Black Bear cubs #16-1441, 1442, and 1443

July 5, 2016
June 29, 2017
Rescue Location
Highland County, Virginia
Cause of Admission/Condition
Former Patient
Patient photo

Last Updated Jump to patient updates

On the night of Sunday, July 3, a sow was hit and killed by a vehicle as she was crossing a road in Highland County with her four cubs. One of the cubs, a female, was also struck by the vehicle and killed. The remaining three cubs were uninjured and sought safety in nearby trees.

The following day, a biologist with the Virginia Department of Game and Inland Fisheries was able to successfully dart the three male cubs and loaded them into a bear transport container. The cubs were admitted to the Wildlife Center on the morning of July 5. Drs. Dave and Ernesto loaded the bears into two sturdy zinger crates.

Dr. Ernesto, one of the Center’s veterinary interns, examined the three bear cubs; each received a colored identification ear tag. Cub #16-1441 became "Red Tag" and weighed in at 7.7 kg; #16-1442 became "Green Tag" and weighed 7.1 kg; and #16-1443 became "Orange Tag" and weighed 4.1 kg. Since there is already a "Red Tag" cub in this 2016 cohort, it’s likely one of the Red Tags will receive an additional colored ear tag. All cubs were healthy, with only a few minor lacerations.

The cubs were placed on one side of the Center’s Large Mammal Isolation enclosure. The four other cubs that have been in the Wildlife Center’s care this year are in the other side of the enclosure. The cubs will be able to see, smell, and interact with each other through the bars of the connecting chute; they will be introduced sometime within the next week.

Your special donation will help the Center to provide care to these three orphaned cubs … for the next nine months!

Patient Updates

Green Tag’s surgery went well yesterday; Dr. Ernesto was pleased with how everything went and was also pleased with how things looked internally. He noted that the colon and intestines looked healthy; no signs of infection were present. Green Tag recovered from surgery well.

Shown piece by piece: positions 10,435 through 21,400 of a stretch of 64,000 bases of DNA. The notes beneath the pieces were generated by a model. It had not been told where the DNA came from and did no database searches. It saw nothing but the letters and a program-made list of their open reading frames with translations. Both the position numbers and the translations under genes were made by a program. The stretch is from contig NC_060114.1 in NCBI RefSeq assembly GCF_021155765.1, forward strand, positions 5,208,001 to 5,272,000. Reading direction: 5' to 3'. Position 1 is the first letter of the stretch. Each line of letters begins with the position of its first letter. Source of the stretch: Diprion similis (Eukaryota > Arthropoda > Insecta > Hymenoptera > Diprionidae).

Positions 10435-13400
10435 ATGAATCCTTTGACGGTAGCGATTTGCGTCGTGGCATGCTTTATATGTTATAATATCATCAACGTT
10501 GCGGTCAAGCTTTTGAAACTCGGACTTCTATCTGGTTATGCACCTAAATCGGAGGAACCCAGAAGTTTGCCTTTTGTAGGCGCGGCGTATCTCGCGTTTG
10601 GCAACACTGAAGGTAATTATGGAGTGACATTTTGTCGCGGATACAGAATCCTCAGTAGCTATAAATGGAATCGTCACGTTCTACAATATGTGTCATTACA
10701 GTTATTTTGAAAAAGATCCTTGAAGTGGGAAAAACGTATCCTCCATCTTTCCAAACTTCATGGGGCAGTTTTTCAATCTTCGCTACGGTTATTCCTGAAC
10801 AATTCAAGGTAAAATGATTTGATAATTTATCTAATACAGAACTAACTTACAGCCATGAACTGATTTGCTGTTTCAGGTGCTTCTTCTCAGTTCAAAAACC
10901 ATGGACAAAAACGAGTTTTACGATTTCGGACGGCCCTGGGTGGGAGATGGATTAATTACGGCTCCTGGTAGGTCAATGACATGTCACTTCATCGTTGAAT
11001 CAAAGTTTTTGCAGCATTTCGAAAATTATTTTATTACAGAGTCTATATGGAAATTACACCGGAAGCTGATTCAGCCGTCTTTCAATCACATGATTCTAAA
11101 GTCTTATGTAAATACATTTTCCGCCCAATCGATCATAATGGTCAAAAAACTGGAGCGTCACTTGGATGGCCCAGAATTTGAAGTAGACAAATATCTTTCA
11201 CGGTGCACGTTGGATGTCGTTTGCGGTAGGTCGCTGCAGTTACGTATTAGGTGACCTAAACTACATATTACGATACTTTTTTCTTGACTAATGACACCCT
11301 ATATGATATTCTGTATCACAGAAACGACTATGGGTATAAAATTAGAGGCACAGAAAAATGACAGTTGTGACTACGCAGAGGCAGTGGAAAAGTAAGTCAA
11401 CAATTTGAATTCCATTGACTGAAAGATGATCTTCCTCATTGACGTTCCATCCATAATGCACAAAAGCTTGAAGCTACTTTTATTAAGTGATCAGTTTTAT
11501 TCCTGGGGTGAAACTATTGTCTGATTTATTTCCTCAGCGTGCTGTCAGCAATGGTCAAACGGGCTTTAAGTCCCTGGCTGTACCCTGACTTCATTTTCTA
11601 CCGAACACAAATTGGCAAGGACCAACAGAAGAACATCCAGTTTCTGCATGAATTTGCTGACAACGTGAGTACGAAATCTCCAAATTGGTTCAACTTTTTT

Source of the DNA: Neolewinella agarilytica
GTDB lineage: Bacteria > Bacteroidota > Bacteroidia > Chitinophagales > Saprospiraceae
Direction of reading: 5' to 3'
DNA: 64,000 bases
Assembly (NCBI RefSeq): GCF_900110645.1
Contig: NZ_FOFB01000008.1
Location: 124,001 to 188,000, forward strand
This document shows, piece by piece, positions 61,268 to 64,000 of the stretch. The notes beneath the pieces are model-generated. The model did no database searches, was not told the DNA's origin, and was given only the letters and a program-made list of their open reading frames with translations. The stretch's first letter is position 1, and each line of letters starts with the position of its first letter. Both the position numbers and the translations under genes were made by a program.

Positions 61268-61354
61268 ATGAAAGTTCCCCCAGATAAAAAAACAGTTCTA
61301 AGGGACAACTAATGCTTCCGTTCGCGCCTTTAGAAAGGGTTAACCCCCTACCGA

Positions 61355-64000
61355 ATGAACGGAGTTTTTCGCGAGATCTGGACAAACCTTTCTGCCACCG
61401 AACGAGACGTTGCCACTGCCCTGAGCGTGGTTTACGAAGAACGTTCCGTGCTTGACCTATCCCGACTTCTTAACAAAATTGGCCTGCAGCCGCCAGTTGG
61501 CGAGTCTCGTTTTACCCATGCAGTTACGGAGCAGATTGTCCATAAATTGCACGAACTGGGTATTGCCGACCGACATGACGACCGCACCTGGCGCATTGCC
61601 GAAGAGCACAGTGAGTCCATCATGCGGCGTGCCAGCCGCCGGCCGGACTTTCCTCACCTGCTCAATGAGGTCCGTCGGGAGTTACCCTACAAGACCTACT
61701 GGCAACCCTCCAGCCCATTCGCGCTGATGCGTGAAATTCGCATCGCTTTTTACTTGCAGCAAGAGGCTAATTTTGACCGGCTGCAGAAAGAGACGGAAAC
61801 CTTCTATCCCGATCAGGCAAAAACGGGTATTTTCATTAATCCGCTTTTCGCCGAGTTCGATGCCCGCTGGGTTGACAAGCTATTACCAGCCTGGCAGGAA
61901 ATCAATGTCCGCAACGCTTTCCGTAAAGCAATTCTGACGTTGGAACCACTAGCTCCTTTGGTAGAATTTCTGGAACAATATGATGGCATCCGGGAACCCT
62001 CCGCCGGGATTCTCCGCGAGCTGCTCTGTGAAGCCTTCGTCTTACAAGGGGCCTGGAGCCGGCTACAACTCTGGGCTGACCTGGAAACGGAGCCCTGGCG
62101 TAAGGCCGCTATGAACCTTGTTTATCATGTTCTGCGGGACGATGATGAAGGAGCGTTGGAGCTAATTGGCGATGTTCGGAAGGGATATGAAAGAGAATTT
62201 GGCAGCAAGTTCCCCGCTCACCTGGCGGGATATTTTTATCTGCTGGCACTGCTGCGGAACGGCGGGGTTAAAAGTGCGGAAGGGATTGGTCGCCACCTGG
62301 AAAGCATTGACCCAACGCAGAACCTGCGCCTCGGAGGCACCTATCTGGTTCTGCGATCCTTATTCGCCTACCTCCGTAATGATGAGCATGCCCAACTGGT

At this point, Orange Tag has not prolapsed again, though the veterinary staff check on him daily.

The five bear cubs in the transition area of the Black Bear Complex have been doing well during the past week and will be let back into the main yard today.

On August 23, Dr. Ernesto checked on Green Tag and Orange Tag in the Large Mammal Isolation Complex. Orange Tag appeared to be doing well, but unfortunately, Green Tag’s rectum prolapsed again — for the third time.

Dr. Ernesto will take Green Tag to surgery on the morning of August 24 to perform a colopexy. In this procedure, a portion of the bear’s colon will be attached to the abdominal wall, which should prevent additional prolapses.

During the week of August 15, Critter Cam viewers noted that Black Bear cub "Orange Tag" had a similar hind end issue as Green Tag did the week before. The veterinarians attempted to capture the cub for several days, but Orange Tag managed to evade capture each time and spent a fair amount of time in the top of a very tall tree. Finally, on Friday, August 19, the bear was able to be trapped in a large live trap left in the bear yard.

Dr. Peach examined the cub in the Center’s hospital, and found that he also had a rectal prolapse, just as his brother Green Tag did. Dr. Peach was able to successfully clean and "reduce" the prolapse [i.e., return the rectum into the body]. Sutures were placed around the bear’s anus to assist in keeping everything in place.

The veterinary team is not sure why two bears are having the same issue; prolapses can occur from prolonged straining [constipation or diarrhea], parasites, or a congenital issue. So far, neither bear has had any indication of parasites, but fecals will continue to be collected during the next week.

Green Tag had been healing well in the Center’s holding room, so on August 20, his sutures were removed. The following day, the cub’s rectum prolapsed again. Additional sutures were placed, and the cub will continue to be closely monitored. Drs. Ernesto and Peach decided that it would be easier to monitor the two bears in a larger space, and the two cubs would likely be happier as well, so both cubs were moved to one side of the Large Mammal Isolation enclosure on Sunday afternoon.

The remaining bears in the complex [including Double Red Tag, brother to these two cubs] will remain in the transition area for the next week so that the staff can monitor the cubs closely. If there are any other issues, the team will be able to dart the cubs more effectively in this area.

During the weekend, it was noted via Critter Cam that Green Tag had diarrhea. On Sunday, the bear appeared to have an injury to his hind end, though it was difficult to interpret what the issue was. On Monday, August 15, Dr. Ernesto was able to safely dart Green Tag, and the cub was brought down into the Center’s hospital for a full examination.

The cub had a rectal prolapse, which can be due to excessive straining. The staff are unsure what the root cause is of the diarrhea, but are carefully watching the other cubs. No significant issue was observed in the cubs' area when the staff were in the yard on Monday.

Dr. Ernesto carefully cleaned the affected area on Green Tag and was able to "reduce" the prolapse [i.e., return the rectum into the body]. Sutures were placed around the bear’s anus to assist in keeping everything in place. The cub will live inside the Center’s holding room for the immediate future, while the staff continue to closely monitor the bear and his diet.